Address: Department of Earth Sciences, University of Maine, Orono, ME 04469-5790
I am centrally interested in the response of shoreline environments, and their inhabitants to changes in relative sea level. I work on beach erosion issues from both scientific and management perspectives, and have been closely involved with creation of Maine’s sand dune laws. I am also interested in erosion along more sheltered shorelines where bluff erosion can be a chronic problem. I developed a bluff mapping program in Maine that led to a set back ordinance. Salt marshes and adjacent freshwater, tidal wetlands are also a focus of mine. I am interested in the dynamics of marsh surfaces as they confront rising sea level.
I use geophysical tools (side scan sonar, seismic reflection, multibeam) to map seafloor environments. I work in estuaries and on shelves that were once terrestrial and core into deposits that allow measrement of sea-level rise. I have also worked on archeological sites presently submerged as well as those in modern-day coastal settings.
I am interested in sediment, its texture and mineralogy as well.
I have worked largely in Maine, but also in Northern Ireland, Portugal, Alaska and Louisiana.
I am working with Dan Belknap, Cyndy Loftin and our graduate student, Margot Mansfield, on a Sea Grant-sponsored project to measure the rate(s) of freshwater wetland retreat and replacement by marine environments (salt marshes, tidal flats and beaches). This project will have room for an undergraduate in the summer of 2011.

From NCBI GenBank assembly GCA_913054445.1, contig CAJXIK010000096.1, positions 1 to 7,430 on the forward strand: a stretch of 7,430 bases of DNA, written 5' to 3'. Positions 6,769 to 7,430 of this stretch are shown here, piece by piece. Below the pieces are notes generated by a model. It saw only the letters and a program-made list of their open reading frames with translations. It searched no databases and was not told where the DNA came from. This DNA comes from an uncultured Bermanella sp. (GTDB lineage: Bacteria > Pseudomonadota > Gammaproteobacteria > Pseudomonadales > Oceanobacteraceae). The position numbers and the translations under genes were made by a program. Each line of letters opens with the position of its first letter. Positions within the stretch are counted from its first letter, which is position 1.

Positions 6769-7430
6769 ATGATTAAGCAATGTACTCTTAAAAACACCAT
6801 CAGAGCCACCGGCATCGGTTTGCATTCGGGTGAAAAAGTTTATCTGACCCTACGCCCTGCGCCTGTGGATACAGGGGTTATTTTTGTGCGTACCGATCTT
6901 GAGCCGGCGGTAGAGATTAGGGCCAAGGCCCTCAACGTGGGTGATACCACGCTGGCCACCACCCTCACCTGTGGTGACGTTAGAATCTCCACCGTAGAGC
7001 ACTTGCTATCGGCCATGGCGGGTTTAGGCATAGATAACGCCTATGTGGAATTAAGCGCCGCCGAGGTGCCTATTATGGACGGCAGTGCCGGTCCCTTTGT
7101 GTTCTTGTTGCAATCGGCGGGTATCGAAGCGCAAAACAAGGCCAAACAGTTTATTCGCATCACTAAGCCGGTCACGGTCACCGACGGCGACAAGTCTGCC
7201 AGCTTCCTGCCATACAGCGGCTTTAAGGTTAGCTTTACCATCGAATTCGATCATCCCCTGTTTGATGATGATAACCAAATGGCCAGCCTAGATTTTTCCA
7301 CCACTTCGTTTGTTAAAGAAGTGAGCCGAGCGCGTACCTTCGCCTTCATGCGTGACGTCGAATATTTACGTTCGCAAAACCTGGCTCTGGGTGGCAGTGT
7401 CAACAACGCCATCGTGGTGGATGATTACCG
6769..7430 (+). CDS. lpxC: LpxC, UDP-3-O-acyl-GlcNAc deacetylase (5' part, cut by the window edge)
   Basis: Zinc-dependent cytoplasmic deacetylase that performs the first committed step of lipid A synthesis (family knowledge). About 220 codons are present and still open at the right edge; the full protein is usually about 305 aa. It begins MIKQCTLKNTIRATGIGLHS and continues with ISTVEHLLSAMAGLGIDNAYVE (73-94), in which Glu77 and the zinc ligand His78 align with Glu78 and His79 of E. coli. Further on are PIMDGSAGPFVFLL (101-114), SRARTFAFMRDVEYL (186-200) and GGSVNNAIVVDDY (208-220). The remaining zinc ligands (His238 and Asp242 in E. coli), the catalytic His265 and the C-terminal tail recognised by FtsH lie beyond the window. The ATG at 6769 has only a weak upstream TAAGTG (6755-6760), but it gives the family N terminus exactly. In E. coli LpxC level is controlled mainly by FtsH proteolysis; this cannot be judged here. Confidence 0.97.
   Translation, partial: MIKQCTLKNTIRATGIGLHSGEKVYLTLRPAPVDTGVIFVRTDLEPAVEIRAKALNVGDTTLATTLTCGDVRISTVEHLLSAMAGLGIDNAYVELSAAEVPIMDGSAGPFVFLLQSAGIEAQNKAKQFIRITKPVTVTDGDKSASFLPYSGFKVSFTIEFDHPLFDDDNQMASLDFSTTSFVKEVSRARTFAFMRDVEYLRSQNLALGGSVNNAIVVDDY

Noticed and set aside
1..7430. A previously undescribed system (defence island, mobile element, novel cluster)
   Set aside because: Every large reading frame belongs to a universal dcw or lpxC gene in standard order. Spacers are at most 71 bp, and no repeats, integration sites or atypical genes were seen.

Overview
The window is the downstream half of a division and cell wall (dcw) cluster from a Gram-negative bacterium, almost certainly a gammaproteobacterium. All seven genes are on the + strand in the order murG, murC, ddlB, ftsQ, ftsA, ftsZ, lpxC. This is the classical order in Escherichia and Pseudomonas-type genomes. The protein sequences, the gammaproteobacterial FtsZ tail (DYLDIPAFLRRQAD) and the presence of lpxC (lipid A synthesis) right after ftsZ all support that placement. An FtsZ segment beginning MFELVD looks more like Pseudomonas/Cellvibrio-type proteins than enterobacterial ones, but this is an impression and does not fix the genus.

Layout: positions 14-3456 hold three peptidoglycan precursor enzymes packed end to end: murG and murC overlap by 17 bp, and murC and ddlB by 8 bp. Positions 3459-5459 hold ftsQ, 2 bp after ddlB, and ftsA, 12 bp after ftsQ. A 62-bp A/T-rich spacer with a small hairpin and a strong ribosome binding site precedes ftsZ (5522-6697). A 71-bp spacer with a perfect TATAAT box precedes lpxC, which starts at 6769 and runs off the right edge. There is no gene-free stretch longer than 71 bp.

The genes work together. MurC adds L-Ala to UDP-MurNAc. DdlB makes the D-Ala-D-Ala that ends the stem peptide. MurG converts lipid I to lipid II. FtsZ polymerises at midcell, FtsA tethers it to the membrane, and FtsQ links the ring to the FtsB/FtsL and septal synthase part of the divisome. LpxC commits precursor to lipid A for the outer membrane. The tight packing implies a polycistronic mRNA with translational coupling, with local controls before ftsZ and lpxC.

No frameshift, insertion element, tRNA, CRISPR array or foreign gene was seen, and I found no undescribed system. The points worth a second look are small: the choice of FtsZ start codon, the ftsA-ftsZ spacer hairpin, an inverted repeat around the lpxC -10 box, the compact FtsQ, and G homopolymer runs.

Dan Belknap and I and colleagues from Northern Ireland, the Republic of Ireland and England are funded to begin a three-year study of sea-level change in the Irish Sea. This will involve multibeam and seismic reflection, as well as coring of lower-than-present landforms related to lower sea level. Modeling will follow this work. At present, this UK-funded project has no US graduate students, but we are working to see if we can put a student on this.
Alice Kelley and I, along with colleagues from Bates College, USM and UK universities are working on a NSF-sponsored study in the Shetland Islands. There a community was buried by drifting coastal sand dunes in the Middle Ages. We plan to use ground-penetrating radar (GPR) to find this community and possibly indicators of what caused the sand to become active. We have room for a graduate student or an undergraduate to work on this expedition. It is funded through 2013.
Alice, Keley, Dan Belknap, Dan Sandweiss and graduate and undergraduate students from UMaine are working to use GPR to reveal a monumental structure buried on a raised Holocene shoreline in northern coastal Peru. We completed field work in 2010 and hope complete our analyses by 2011.